Michael Searles (1751-1813), architect for the Paragon, was the son of Michael Searles, Sr (c. 1720-1799), and had been the land surveyor for Morden College in Greenwich, near the land now housing the Paragon. The younger Searles is often considered the “first serious designer-architect who can be identified in Greenwich undertaking modest domestic work” in the late 18th century (The Paragon 16).  By the late 1780s Searles was living along the Old Kent Road in Southwark, and probably met John Dunkin at that time. He was hired to survey property in Bermondsey and to develop Surrey Place, a new development along the Old Kent Road. He was working for Abraham and Samuel Driver, John Rolls, and John Goad, a Quaker. Through them he met many wealthy merchants who began to employ him to build homes for them primarily the period between 1784 and 1793). Rolls was the main person behind the building of the Paragon in Southwark, which led to 12 homes forming the crescent. It was completed in 1788 and Searles lived at No. 2 for a time, with John Rolls living at No. 8 (until 1804), and another architect, George Gwilt (1746-1807) living at the Paragon as well (The Paragon 17). Each house was linked at the ground floor by four Doric columns made in Coade Stone [Elinor Coade was a member of the Particular Baptist congregation in Battersea]. It was demolished in 1898 to make way for a school (18). Searles next project was the Circus in Greenwich (completed in 1793) and then the Paragon, Blackheath, the result of his meeting John Cator sometime around 1790. During the mid-1790s he continued to work in Southwark, building Surrey Square for the Driver brothers (1792) and many single homes, such as Clare House at East Malling, Kent, and a home for Dr. William Mitford (d. 1797) near Vanbrugh Fields in Greenwich, known then as the Manor House (demolished in 1957) (The Paragon 19). After the completion of the Blackheath Paragon, Searles seems to have built very little of note before his death in 1813.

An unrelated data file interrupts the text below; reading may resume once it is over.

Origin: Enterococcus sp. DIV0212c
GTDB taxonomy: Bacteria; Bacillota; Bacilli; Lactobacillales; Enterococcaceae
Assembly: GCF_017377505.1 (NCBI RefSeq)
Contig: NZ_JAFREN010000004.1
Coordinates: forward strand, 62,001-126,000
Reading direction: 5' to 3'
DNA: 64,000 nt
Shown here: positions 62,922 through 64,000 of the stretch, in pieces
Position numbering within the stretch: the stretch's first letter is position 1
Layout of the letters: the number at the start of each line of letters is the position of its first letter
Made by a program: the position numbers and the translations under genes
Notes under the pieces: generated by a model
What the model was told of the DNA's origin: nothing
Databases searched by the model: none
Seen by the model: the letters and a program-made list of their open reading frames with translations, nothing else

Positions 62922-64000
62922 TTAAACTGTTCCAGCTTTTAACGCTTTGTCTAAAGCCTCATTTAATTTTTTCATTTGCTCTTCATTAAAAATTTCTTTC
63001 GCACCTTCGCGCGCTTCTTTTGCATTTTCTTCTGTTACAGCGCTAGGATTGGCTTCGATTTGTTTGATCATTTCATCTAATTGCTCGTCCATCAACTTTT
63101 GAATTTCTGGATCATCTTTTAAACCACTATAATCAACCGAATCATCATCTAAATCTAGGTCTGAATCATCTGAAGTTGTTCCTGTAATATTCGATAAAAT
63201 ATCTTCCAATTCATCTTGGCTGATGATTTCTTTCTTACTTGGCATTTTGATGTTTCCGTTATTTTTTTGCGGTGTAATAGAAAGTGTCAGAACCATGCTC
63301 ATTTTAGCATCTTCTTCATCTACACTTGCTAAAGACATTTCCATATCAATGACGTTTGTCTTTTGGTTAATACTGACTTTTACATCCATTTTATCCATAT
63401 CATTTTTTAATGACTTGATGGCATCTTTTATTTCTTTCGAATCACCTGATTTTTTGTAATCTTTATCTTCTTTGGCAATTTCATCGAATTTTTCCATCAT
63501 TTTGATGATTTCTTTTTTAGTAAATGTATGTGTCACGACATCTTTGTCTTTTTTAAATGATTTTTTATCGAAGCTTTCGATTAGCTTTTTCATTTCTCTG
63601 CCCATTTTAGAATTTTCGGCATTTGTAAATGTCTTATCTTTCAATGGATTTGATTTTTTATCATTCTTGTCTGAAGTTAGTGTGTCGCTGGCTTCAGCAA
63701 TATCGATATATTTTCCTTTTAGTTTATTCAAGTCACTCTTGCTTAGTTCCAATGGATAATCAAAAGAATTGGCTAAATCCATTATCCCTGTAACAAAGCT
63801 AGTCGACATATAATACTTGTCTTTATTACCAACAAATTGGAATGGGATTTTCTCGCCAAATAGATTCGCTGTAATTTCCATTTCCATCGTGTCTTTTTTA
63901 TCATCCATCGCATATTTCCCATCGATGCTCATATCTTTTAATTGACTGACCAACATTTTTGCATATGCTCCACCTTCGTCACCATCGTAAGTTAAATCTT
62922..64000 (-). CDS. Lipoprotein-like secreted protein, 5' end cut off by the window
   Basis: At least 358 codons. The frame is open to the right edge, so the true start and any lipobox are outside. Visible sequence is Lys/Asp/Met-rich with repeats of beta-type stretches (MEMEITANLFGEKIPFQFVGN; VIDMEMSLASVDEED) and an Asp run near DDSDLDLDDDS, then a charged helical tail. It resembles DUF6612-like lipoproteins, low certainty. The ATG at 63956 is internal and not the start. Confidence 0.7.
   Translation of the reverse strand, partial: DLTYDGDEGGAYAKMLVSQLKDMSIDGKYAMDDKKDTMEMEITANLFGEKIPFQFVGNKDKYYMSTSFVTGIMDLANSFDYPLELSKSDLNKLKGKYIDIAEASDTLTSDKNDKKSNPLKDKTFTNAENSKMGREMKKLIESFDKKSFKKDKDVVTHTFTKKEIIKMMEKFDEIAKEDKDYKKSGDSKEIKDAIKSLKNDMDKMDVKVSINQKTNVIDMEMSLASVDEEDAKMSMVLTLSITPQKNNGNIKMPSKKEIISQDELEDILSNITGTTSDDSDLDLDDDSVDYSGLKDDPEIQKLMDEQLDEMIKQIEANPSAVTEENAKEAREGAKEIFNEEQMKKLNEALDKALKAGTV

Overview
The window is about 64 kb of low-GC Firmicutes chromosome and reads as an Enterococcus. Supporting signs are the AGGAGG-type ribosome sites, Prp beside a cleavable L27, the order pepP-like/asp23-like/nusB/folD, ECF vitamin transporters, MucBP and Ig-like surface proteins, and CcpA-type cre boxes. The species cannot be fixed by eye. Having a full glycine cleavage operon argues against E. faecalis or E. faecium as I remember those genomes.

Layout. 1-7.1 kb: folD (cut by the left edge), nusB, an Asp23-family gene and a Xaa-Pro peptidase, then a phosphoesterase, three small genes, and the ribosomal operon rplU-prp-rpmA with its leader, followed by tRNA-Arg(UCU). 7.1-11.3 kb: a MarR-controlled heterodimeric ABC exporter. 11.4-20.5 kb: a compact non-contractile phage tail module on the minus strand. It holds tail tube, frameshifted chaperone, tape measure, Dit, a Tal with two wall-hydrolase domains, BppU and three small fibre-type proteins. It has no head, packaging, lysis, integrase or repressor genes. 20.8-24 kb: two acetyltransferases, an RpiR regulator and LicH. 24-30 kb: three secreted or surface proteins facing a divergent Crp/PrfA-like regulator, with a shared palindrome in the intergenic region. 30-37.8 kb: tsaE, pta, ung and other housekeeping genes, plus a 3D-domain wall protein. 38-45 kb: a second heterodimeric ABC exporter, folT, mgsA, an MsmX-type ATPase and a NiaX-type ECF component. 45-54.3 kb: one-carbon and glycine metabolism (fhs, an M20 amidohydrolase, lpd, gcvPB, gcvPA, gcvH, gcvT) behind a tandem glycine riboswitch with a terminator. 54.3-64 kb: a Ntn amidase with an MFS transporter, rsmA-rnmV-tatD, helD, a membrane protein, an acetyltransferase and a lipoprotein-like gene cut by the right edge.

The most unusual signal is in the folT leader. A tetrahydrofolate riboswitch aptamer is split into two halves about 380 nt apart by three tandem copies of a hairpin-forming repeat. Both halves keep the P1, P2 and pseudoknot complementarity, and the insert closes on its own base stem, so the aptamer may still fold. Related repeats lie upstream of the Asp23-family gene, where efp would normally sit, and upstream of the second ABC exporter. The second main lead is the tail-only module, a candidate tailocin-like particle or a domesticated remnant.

The homes in the Paragon were of substantial size. An advertisement for No. 5 in 1841 gives an idea of the nature of the homes, noting that the third floor had four bedrooms, the second floor two large bedrooms, and the first floor four bedrooms, a dressing room and water closet, with the ground floor having an entrance hall leading to the dining room, with two drawing rooms separated by folding doors, a library, a gentleman’s room with a shower/bath, a water closet, and there was a basement with front and back kitchens, larder, servant’s quarters, store room and a walled garden area, a paddock with five acres, a garden cottage, coach house, stable and loft, and some other features as well. Anyone living in such a house was definitely of substantial means at that time, as was John Hays (The Paragon 39). Most of the early inhabitants were members of the mercantile class involved with import and export trade and manufactures and raw materials, and most came from the City (not from Greenwich) (39). Searles himself may have been one of the first inhabitants, leaving his home at No. 2 Paragon for a new home in the Paragon in Blackheath in the fall of 1794 (maybe the same time the Dunkins move into his former residence). By April 1796, however, he appears to moved back to Southwark and was living at Surrey Place (40). Between 1802 and 1805, No. 3 at the Paragon was occupied by Henry Smithers, Henry Keene’s son-in-law and coal merchant and member at Maze Pond (40, 118), the same house John Hays would occupy from 1812 through some time in 1819. It appears No. 3 did not have a coach house or stable (45).  Prior to John Hays moving into No. 3 in 1812, previous residents had been Henry Smithers (1802-05) and William Barr (1776-1840), wharf owner on Symond’s Wharf, Tooley Street, Southwark, 1788-1814 (The Paragon 118). Smithers was a member at the Baptist congregation in Maze Pond and known to the Dunkin and Hays families most likely, for he was the son-in-law of Henry Keene, a prominent member at Maze Pond and figure in South London during the last quarter of the eighteenth century. Rhind thinks Hays is John Hayes, bookseller, of 153 Cheapside and later at 252 High Holborn. An infant son, John, died here in February 1817 (119).